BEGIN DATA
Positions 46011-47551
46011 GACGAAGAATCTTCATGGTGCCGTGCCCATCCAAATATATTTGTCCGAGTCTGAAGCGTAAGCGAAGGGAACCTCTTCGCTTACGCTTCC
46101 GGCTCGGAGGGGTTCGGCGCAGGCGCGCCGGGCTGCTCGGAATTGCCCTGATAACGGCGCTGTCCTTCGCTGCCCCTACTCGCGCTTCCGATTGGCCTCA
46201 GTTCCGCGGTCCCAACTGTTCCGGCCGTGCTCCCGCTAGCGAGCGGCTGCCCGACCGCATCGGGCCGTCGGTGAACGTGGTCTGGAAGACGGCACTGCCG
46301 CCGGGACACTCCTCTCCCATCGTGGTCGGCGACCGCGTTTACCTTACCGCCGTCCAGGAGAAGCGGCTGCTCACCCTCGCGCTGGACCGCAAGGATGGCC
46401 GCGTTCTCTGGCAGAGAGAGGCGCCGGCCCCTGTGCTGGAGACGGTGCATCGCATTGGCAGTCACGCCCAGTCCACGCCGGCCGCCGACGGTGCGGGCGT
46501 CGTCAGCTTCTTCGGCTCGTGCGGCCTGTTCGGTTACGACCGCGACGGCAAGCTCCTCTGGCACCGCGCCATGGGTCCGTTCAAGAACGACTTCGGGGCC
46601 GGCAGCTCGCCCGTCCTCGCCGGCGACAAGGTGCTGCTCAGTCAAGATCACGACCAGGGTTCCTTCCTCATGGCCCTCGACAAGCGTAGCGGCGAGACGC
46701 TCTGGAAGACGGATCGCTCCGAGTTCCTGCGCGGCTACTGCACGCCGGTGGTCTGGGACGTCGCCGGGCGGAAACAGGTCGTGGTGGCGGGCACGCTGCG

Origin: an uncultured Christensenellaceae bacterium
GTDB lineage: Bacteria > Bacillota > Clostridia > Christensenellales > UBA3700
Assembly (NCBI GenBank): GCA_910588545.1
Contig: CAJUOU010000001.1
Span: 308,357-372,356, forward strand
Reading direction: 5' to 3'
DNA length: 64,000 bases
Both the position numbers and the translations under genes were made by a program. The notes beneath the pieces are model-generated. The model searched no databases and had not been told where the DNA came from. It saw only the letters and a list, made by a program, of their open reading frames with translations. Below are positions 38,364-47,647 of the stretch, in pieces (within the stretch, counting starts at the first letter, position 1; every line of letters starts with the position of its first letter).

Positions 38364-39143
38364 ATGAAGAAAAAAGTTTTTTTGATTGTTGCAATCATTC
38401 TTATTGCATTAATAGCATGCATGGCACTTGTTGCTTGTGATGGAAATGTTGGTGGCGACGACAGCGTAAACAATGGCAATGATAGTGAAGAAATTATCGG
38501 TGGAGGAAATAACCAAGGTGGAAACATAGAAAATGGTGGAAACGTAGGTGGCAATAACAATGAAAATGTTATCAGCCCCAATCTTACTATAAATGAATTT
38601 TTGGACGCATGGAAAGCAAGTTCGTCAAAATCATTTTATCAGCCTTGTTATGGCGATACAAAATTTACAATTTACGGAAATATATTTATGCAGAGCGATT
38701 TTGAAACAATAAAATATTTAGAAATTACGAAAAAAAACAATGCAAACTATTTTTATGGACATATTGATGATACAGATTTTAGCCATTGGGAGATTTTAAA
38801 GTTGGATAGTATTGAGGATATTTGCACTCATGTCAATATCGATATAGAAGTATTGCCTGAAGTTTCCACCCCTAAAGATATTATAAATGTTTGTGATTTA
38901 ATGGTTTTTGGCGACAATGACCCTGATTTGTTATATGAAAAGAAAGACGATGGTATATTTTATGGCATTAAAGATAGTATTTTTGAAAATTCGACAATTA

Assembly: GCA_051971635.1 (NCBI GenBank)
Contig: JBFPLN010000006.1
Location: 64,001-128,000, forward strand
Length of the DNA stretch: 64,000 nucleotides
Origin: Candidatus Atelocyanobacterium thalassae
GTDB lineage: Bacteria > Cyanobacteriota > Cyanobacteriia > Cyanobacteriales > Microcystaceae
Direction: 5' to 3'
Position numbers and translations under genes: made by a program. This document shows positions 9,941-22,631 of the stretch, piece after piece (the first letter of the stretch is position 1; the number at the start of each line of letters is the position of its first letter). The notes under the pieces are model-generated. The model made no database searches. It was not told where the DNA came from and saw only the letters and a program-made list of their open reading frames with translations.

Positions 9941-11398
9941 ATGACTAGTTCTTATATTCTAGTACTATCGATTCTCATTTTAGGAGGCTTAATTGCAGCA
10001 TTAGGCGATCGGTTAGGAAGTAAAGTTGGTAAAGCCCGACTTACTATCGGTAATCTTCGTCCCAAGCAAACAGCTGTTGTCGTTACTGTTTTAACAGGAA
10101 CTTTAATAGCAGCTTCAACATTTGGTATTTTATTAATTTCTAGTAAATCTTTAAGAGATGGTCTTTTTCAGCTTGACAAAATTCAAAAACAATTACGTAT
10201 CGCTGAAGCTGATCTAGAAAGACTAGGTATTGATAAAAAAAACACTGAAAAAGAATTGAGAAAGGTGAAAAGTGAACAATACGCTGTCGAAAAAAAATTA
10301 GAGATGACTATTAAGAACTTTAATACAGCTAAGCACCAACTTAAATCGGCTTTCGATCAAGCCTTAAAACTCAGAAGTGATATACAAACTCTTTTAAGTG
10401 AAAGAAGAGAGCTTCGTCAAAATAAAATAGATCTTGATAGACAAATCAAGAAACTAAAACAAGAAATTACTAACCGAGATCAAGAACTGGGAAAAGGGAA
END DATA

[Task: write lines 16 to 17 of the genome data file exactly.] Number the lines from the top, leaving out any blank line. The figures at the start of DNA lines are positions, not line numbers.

DNA length: 64,000 bases
Both the position numbers and the translations under genes were made by a program. The notes beneath the pieces are model-generated. The model searched no databases and had not been told where the DNA came from. It saw only the letters and a list, made by a program, of their open reading frames with translations. Below are positions 38,364-47,647 of the stretch, in pieces (within the stretch, counting starts at the first letter, position 1; every line of letters starts with the position of its first letter).